Chicagoland Agencies, Inc. v. Palmer, 364 Ill. 13 (1936)

June 17, 1936 · Illinois Supreme Court · No. 23202
364 Ill. 13

(No. 23202.

Chicagoland Agencies, Inc., Appellee, vs. Ernest Palmer, Director of Insurance, Appellant.

Opinion filed June 17, 1936.

*14Otto Keener, Attorney General, and John B. Harris, for appellant.

A. M. Fitzgerald, for appellee.

Mr. Chief Justice Herrick

delivered the opinion of the court:

The plaintiff, Chicagoland Agencies, Inc., appellee, is an insurance agent and insurance broker heretofore licensed by the Director of Insurance (hereinafter called the director). On October 23, 1934, the director purported to revoke each license pursuant to the provisions of section 11 of “An act providing for the qualification and license of *15insurance agents .and solicitors,” etc., (111. State Bar Stat. 1935, chap. 73, par. 573, p. 1935,) and section 11 of “An act providing for the qualification and license of insurance brokers and solicitors,” etc., (Ibid. chap. 73, par. 595, p. 1938). The plaintiff filed in the circuit court of Sangamon county its petition for a writ of certiorari to review the action of the director, alleging that section 11 of each of such acts is unconstitutional. The cause was tried on a stipulation of facts. The trial court quashed the record. The director brings the cause here on appeal.

Section 11 of the first named act is as follows:

“Sec. 11. A certificate issued under this act may be revoked and/or a renewal thereof refused by the director, if after due investigation and a hearing either before him or before any salaried employee of the insurance department designated by him whose report he may adopt, he determines that the holder of such certificate
“(a) has violated any provision of the Insurance law; or “(b) has intentionally made a material mis-statement in the application for such certificate; or
“(cr) has been guilty of fraudulent or dishonest practices; or
“(d) has demonstrated his incompetency or untrustworthiness to transact the insurance agency business.”

Section 11 of the Brokers act is identical in language, except in subdivision (d) the words “brokerage business” are used instead of “agency business.”

It is earnestly urged by the director that each section is a constitutional and reasonable regulation, while the plaintiff insists that section 11 attempts to delegate to the director, and any salaried employee of his department, arbitrary powers of a legislative or judicial nature, and that the law is incomplete, uncertain and vague.

The insurance business affects practically all branches of industry. It is written also against the hazards of health and life of a vast number of citizens and is generally re*16garded by the business world, the heads of families and others as a necessity. It deals with the public generally, and is subject to regulation under the police power of the State. (North American Ins. Co. v. Yates, 214 Ill. 272.) The regulation, however, must be within reasonable limitations. It is the law that where a business is subject to regulation by the State the legislature may grant discretionary powers to administrative boards created for that purpose, which may grant or refuse permission to pursue such occupation, business or profession, but such law must be complete in itself in order to afford due process. An attempted regulation beyond the constitutional limitations is neither justified nor valid. No discrimination against the insurance business different from that of any other business impressed with the public interest is warranted in the application of regulations under the police power. Integrity Mutual Ins. Co. v. Boys, 292 Ill. 307.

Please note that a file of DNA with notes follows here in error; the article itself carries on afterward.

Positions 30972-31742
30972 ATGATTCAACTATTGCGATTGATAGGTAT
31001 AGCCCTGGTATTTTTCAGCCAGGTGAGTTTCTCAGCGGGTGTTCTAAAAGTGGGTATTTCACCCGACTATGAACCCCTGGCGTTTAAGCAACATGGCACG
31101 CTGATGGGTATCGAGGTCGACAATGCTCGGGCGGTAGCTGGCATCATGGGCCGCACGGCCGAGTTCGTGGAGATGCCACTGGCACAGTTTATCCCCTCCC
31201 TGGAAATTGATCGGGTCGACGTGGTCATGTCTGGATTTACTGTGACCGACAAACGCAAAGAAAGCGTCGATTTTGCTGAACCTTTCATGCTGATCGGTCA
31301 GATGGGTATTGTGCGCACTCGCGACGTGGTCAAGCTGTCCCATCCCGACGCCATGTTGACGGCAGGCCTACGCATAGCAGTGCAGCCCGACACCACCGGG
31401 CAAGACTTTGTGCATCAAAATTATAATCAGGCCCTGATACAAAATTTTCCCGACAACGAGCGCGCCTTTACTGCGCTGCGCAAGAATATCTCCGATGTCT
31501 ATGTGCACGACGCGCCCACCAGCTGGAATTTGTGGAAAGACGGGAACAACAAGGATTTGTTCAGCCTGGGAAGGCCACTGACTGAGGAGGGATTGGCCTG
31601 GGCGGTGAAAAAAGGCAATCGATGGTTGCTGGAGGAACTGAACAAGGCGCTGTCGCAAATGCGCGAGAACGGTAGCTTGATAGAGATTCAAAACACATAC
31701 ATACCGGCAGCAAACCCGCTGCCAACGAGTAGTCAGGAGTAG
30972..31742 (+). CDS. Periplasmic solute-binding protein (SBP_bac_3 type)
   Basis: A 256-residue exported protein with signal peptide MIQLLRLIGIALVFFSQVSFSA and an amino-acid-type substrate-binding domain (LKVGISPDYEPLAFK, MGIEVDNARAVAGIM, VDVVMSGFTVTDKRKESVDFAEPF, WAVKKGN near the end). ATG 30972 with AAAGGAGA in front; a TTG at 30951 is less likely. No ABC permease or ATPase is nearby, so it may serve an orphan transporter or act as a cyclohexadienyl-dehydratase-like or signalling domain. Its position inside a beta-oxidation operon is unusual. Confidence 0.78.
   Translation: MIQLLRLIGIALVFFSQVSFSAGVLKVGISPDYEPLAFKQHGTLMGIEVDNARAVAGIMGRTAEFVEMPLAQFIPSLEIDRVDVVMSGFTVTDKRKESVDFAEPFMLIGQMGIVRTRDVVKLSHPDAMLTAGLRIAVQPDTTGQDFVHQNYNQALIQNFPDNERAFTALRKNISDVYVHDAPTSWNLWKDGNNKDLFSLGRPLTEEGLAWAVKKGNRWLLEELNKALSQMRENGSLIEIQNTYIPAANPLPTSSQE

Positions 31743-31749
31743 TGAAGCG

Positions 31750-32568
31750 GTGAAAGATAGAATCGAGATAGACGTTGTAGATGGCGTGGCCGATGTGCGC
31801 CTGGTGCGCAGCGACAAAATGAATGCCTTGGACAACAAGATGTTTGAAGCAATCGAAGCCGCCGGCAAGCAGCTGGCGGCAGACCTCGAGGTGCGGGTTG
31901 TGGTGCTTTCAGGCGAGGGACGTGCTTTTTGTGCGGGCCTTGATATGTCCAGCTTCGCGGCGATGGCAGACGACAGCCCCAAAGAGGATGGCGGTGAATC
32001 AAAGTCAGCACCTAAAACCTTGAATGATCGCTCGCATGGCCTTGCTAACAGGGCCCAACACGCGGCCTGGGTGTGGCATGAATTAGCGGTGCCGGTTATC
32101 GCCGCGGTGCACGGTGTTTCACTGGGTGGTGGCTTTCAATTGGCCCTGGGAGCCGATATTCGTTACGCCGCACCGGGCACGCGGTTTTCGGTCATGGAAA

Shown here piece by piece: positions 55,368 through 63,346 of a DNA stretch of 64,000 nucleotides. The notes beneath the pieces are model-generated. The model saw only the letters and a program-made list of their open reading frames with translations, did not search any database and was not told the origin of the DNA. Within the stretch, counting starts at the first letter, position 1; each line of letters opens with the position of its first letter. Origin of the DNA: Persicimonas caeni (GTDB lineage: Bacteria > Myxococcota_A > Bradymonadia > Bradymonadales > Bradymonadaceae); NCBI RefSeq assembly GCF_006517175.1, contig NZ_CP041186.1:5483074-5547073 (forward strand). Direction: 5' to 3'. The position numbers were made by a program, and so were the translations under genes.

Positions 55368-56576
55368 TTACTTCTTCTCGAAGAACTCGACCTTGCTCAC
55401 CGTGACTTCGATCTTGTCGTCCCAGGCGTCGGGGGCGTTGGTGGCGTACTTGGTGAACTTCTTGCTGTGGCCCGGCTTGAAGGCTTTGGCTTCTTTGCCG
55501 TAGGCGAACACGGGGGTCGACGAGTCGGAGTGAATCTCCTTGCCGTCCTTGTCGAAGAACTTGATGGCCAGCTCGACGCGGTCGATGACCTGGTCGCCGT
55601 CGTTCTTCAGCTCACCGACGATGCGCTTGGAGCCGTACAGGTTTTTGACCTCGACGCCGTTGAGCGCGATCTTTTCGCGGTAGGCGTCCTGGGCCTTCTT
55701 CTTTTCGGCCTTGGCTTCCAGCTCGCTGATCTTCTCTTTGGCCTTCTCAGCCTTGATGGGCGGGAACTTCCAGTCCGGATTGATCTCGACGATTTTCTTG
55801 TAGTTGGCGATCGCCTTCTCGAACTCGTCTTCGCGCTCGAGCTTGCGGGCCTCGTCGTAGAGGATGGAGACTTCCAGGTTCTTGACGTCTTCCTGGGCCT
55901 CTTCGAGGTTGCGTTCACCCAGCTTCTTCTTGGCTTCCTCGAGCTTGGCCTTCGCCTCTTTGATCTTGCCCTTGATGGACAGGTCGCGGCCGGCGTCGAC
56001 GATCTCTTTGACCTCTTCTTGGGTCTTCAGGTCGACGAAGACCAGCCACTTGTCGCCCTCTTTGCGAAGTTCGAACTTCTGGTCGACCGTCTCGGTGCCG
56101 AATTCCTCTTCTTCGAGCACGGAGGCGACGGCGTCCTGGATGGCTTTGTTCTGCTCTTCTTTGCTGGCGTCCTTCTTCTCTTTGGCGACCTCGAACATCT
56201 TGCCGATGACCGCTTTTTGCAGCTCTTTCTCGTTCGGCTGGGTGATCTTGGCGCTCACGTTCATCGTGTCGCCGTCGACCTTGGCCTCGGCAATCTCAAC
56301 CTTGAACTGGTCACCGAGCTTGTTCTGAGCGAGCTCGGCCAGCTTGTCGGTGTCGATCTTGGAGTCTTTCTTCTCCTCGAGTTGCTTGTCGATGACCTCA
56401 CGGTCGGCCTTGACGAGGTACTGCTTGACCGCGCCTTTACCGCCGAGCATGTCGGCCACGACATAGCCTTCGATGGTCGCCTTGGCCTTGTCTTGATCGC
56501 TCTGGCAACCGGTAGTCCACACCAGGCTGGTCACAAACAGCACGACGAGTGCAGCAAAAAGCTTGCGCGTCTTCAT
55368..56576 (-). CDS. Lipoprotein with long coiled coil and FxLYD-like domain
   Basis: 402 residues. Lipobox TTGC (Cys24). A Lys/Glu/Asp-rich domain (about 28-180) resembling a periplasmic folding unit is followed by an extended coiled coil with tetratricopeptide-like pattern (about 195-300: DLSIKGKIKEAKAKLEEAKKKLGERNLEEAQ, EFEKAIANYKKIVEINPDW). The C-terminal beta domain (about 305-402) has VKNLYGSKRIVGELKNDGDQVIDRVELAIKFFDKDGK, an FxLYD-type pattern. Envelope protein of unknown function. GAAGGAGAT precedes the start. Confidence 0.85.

The “due investigation and hearing” prescribed for the revocation of the license of either an agent or broker provides that the “hearing” may be had before any salaried employee of the insurance department designated by the director. No standard to sit as arbitrator or judge on the part of such employee is required other than that he be on salary. No knowledge of-the rudiments of the business of insurance agent or broker' is requisite. The only test is whether such employee is on salary and has been designated by the director. It is thus possible, provided such ¡employee has been designated by the director, for a stenographer, book-keeper or janitor on salary under the director, to act as judge at the hearing of charges made against an agent or broker which may involve a property right in business of great value. The statute does not undertake to prescribe the qualifications necessary to conduct the business of an insurance broker or agent, nor is any board created the members of which are required to be trained or learned in that business, with rules of procedure created *17by the act, as in the cases of Klafter v. Examiners of Architects, 259 Ill. 15, People v. Apfelbaum, 251 id. 18, and Ramsay v. Shelton, 329 id. 432, relied upon by the appellant.